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The Best Columnar Trees

By Robin Odach
Columnar trees give vertical definition to landscapes.

Uniform-size branches give columnar trees their shape. Trees such as quaking aspens, tulip trees and sugar maples are often used as screens to shield problem areas, create wind blocks and to control traffic flow. The Virginia Cooperative Extension recommends doing some tree research before making a selection. Find out how big and how quickly the tree grows. Ask if the tree has litter such as mulberries, crabapples and seedpods. Find out if the tree is compatible with your soil and weather before committing.

Eastern Redcedar Skyrocket

Skyrocket is a cultivar of Juniperus virginiana and has a lifespan of 50 years. It has a silver-blue, lacy-textured foliage that turns slightly brown in the winter months. They grow 25 to 35 feet tall, have a columnar shape and a crown density of 6 to 8 feet. Female trees have blue berries and are considered ornamental when heavily laden. These trees have a great number of good qualities. They are tolerant of drought and sea salt, have no serious threat of pests or diseases and tolerate either shade or sun. Skyrockets grow in zones 3 to 9, and their fragrance is known to repel insects.

Gingko Biloba

Gingko trees grow in zones 3 to 8 and form pyramidal columns from 50 to 65 feet. Gingkos are included in urban development plans because they are tolerant of pollution, resistant to storm damage and will grow in almost any well-drained soil. Their columnar shape makes them suitable for street use when overhead space is limited. The green leaves turn to brilliant yellow in the fall but last only a short time. Gingkos are known for their drought tolerance and resistance to diseases and pests, including the devastating gypsy moth. The U.S. Forest Service states that Gingkos have been growing on earth for over 150 million years.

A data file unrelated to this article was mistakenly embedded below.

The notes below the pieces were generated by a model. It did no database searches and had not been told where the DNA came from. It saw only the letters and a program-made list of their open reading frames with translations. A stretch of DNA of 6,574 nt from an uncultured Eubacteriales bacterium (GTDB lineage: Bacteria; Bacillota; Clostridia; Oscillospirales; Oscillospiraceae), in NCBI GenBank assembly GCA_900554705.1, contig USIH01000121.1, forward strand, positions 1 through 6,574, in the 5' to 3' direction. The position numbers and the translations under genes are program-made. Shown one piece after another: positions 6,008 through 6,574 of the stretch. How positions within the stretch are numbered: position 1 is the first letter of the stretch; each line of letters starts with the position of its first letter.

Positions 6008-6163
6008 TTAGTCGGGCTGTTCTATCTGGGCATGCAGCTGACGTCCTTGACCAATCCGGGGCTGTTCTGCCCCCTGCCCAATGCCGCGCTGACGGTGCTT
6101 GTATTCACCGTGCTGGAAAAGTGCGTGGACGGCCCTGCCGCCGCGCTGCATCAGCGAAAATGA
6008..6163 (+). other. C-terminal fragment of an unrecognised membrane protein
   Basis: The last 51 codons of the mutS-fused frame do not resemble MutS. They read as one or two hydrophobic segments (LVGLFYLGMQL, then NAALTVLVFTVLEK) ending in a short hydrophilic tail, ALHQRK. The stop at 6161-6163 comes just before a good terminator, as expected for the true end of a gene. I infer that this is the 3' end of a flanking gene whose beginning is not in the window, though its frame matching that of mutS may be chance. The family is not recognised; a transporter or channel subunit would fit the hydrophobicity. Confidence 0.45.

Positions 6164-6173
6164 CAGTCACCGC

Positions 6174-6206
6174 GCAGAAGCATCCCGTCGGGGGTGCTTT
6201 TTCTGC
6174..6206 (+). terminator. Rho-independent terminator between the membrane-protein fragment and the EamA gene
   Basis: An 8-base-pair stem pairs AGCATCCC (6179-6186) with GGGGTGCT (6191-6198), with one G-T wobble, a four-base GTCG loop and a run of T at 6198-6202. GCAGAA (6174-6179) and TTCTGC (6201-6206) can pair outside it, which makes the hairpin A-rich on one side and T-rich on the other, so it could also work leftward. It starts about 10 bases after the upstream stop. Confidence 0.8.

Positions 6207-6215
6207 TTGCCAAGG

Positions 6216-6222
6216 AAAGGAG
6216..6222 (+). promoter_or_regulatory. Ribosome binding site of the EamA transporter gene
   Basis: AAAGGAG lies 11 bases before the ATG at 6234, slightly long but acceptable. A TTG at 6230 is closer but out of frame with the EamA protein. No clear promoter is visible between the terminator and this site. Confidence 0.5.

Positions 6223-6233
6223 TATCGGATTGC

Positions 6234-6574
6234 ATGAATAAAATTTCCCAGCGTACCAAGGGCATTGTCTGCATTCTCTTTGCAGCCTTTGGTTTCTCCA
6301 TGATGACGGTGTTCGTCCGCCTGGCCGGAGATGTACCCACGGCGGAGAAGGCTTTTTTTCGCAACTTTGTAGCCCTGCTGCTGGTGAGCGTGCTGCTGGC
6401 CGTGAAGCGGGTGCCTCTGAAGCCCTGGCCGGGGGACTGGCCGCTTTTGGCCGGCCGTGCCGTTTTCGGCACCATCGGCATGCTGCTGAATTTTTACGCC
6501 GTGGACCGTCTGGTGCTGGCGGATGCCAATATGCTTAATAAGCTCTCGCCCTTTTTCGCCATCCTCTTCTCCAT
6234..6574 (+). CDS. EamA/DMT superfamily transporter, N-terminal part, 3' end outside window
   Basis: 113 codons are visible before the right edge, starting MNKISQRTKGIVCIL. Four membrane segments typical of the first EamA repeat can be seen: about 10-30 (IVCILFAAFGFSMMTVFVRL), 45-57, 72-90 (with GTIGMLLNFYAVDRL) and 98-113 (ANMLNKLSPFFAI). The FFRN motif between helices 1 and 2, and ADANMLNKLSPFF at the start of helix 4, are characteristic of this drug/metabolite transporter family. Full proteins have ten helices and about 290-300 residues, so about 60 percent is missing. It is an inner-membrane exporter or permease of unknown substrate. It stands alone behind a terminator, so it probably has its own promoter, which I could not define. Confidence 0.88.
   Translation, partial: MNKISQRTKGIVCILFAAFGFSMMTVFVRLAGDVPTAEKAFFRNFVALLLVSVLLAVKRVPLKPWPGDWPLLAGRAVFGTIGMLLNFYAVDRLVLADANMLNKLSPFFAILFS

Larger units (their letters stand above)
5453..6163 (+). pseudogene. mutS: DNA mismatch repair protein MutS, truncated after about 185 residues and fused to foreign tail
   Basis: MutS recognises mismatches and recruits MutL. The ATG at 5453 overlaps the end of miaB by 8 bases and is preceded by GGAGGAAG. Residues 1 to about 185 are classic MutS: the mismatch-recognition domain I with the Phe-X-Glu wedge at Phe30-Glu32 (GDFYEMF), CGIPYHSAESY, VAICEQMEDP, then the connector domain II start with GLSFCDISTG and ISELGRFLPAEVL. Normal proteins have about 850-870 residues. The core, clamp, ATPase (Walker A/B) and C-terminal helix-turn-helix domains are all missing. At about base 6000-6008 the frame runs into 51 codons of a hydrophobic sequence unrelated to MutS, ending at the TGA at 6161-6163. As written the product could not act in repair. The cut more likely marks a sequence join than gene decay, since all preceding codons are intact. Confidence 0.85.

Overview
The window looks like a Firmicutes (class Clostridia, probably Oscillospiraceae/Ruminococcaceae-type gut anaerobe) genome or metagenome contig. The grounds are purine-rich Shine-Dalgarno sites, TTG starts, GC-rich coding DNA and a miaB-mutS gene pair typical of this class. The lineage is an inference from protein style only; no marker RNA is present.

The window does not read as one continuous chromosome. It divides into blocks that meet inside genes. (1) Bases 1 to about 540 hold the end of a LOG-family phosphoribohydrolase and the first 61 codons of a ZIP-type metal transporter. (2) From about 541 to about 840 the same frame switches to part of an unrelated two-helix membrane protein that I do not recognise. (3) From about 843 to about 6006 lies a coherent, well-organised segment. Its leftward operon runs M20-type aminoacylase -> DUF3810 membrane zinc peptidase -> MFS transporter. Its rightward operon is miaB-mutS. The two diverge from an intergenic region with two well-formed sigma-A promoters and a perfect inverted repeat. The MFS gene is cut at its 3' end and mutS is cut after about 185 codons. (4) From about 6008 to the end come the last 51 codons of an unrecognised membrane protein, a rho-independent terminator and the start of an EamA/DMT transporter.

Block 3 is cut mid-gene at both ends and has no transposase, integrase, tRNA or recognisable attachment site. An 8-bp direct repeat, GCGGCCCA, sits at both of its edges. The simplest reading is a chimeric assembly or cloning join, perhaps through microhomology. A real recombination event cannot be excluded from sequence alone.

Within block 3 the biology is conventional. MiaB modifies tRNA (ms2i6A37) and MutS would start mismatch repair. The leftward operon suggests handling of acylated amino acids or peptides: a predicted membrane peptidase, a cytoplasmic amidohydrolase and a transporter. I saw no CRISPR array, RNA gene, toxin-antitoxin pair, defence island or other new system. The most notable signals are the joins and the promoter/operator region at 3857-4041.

Sweetbay Magnolia

Magnolia virginiana is a good choice for patios and shady areas when a wide columnar tree is desired. The tree prefers a moist environment and grows naturally along streams, woodlands and swampy areas in zones 5 through 10. It provides vertical definition when placed with lower growing shrubs and is often planted as a specimen tree. The leaves on the tree shimmer when the wind blows because they have white undersides, giving the tree a lot of interest and charm. Creamy-white flowers appear in June and stay until September, giving the air a sweet, lemony fragrance. Red seeds follow the flowers, which attract birds and wildlife.